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Porsche Panamera S E-Hybrid review

Tranquil and economical on the commute, yet it provides acceleration and handling that defies its weight

For us, the 2013 Panamera S E-Hybrid is something of a conundrum. The S E-Hybrid is an £89,000 luxury car that’ll sprint from zero to 62mph in 5.5 seconds, yet it also has a claimed fuel economy of 91mpg. We’d never expect to get the claimed fuel economy, and certainly not if we’re reaching 62mph in 5.5 seconds from a standing start. Even so, a luxury sports car that provides something close to that claimed fuel economy when you’re not tearing down country lanes would be truly phenomenal.

Pan Front 3/4s

The Panamera S E-Hybrid is certainly powerful. It has a front-mounted supercharged 3-litre V6 engine that drives the rear wheels, along with a 95hp electric motor. The electric motor can either power the car alone or it can be used in conjunction with the combustion engine to produce a whopping 416hp at 5,500rpm and 590Nm of torque between 1,250rpm and 4,000rpm.

You can keep the Lithium-ion battery charged with electricity from household electrical mains or a commercial charging station. Conveniently, you can also use the combustion engine to charge the battery.

Porsche puts the S E-Hybrid’s electric range between 11 and 22 miles depending on factors such as driving style and speed, and while that might not match the high ranges of solely electric cars such as the Renault Zoe, which has a claimed range of 62 to 93 miles, the S E-Hybrid’s range might be enough to get to the office and back, or nip to the local retail park. Given the relatively short distances involved in many journeys, such as picking up a loved one from their workplace or a train station, it’s possible that you could restrict use of the combustion engine to long journeys, or when you want to put the sports pedigree of the S E-Hybrid to the test.

Panamera Side Motion Shot


The Panamera S E-Hybrid performs differently depending on the drive mode you’re using. By default, the S E-Hybrid always starts in E-Power mode, which means only the electric motor is driving the wheels.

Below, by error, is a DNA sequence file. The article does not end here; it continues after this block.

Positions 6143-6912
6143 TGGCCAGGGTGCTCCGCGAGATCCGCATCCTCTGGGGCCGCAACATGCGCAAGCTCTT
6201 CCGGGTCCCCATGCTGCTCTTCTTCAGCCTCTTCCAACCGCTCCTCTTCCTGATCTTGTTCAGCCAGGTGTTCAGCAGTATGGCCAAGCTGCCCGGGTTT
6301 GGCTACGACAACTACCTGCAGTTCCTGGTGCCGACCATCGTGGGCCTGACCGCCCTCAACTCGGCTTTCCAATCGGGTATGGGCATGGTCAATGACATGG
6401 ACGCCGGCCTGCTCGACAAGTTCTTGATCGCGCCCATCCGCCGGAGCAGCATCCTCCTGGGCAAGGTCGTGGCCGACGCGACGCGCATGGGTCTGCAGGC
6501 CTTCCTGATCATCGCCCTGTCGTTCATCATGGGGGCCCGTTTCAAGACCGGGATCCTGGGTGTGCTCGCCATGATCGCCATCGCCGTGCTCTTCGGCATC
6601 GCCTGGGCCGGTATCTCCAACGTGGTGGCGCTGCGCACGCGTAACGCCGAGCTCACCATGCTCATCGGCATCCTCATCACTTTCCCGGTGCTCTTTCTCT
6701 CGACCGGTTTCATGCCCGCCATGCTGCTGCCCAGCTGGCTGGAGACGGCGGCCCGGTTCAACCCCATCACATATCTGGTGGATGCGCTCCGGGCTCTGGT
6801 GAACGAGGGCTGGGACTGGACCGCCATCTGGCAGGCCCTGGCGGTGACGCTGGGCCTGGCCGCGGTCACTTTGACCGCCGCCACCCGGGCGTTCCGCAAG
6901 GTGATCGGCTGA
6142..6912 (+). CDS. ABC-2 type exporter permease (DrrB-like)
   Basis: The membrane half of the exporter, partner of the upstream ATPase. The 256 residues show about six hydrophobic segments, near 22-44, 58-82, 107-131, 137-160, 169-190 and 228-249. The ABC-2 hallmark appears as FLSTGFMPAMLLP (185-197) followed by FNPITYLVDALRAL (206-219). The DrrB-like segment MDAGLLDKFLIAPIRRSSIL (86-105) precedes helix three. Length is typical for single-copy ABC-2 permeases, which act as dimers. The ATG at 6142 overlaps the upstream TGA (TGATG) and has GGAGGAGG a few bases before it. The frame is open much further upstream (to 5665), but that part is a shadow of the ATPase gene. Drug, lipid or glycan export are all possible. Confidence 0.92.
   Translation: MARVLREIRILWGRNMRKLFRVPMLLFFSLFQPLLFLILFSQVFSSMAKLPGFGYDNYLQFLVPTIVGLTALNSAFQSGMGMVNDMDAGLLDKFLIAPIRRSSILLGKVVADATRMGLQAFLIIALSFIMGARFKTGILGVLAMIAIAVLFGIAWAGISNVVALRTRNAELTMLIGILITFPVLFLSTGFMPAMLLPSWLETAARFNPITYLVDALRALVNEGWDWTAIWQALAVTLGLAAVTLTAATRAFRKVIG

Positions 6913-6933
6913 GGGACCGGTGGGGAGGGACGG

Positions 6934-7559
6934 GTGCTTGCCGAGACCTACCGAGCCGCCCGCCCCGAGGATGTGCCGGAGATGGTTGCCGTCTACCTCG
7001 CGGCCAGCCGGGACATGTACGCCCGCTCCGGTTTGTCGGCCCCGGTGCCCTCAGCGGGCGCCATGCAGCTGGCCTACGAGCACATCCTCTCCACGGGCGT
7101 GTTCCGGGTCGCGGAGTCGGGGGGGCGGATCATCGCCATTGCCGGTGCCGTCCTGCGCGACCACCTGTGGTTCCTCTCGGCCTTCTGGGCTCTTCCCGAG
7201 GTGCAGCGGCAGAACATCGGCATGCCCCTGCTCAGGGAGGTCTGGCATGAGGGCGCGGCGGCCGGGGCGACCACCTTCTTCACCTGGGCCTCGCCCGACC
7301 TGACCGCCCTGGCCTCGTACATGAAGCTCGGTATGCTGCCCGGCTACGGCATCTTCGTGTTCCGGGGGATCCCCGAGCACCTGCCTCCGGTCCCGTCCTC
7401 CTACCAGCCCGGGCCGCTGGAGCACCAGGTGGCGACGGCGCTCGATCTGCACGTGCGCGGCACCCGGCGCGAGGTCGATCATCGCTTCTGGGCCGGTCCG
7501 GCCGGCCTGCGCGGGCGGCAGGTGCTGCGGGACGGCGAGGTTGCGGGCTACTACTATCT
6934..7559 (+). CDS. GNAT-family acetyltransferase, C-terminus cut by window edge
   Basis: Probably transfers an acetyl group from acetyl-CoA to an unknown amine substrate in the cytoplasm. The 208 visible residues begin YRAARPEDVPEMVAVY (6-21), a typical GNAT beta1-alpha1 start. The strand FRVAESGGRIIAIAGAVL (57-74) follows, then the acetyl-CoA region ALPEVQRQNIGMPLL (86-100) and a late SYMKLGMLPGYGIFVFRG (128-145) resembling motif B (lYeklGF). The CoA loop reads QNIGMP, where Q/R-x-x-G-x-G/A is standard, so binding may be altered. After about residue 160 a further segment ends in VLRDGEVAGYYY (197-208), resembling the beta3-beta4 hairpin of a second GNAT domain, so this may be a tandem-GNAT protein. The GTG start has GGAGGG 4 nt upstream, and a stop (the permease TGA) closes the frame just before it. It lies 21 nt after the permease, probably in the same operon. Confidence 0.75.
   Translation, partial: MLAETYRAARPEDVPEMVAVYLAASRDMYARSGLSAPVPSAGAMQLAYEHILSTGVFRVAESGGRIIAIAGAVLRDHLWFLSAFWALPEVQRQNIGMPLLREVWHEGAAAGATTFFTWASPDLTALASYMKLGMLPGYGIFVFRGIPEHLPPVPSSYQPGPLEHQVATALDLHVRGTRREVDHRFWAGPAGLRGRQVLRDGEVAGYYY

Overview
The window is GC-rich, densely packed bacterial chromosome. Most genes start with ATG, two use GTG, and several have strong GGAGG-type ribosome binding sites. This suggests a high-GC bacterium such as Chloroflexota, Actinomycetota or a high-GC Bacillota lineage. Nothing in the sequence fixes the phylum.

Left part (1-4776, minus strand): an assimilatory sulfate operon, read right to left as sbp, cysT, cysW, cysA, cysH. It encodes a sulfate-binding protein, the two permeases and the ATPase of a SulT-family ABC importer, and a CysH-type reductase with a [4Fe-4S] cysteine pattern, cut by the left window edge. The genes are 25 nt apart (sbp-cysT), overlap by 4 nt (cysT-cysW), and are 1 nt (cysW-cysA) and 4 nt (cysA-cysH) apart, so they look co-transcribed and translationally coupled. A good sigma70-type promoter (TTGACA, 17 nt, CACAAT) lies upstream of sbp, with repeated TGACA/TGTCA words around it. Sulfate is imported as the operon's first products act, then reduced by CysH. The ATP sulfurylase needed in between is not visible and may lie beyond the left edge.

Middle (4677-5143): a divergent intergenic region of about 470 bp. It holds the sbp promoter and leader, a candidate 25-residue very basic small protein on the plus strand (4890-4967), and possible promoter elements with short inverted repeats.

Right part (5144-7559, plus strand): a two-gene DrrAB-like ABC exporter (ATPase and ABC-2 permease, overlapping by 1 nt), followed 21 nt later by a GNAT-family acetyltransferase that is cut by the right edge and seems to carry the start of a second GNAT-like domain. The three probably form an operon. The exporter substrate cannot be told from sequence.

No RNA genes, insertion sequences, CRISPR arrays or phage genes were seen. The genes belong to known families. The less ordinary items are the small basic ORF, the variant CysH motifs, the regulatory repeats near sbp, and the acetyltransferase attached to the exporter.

This seems the most sensible option, especially if you want to conserve fuel, yet it has the side effect of making ‘ignition’ worryingly silent. Turn the key and nothing happens except for the slight rise of a needle on the instrument panel. There’s no cacophonic roar from the exhaust, not even a burble, just an eerie silence that makes you wonder if it’s started at all.

The performance of the Panamera S E-Hybrid’s electric motor is astounding when you consider that this car weighs 2.1 tonnes. It takes up to two seconds for the car to move when you press the accelerator pedal, but then the S E-Hybrid moves off and accelerates at a rate you wouldn’t expect for an electric vehicle of this weight. We had no trouble accelerating to 30mph, and certainly no trouble keeping up with traffic. Our test routes took us through town centres and villages with a healthy amount of inclines and declines, and the S E-Hybrid handled them all well. Throughout our tests the Panamera performed like a fairly powerful supermini, except quietly.

The Panamera S E-Hybrid also exceeded our expectations when we took it on a dual carriageway. Unsure how the S E-Hybrid would perform, we dutifully tucked in behind someone else at the lights, yet we soon found ourselves overtaking other cars and were lining up in the outside lane at the next red. We’d hoped to keep up with traffic, but we didn’t expect to be able to overtake it so easily. Porsche claims a top speed of 83mph when running on the battery, and while we didn’t put that claim to the test we certainly had no trouble cruising between 60 and 70mph.

Panamera S E-Hybrid Rear Motion Shot


Although the car starts in E-Power mode, you can switch out of it any time. When not in E-Power or Sport modes, the S E-Hybrid’s electric motor and combustion engine work in tandem to provide either efficient fuel economy or sports car power, depending on driving style. This mode will suit most drivers best when commuting or cruising on the motorway. As long as there’s enough charge in the battery, the S E-Hybrid runs on the electric motor unless you press the accelerator pedal hard, at which point the combustion engine kicks in and delivers greater propulsion. This system works well and, remarkably, is mostly transparent to the driver.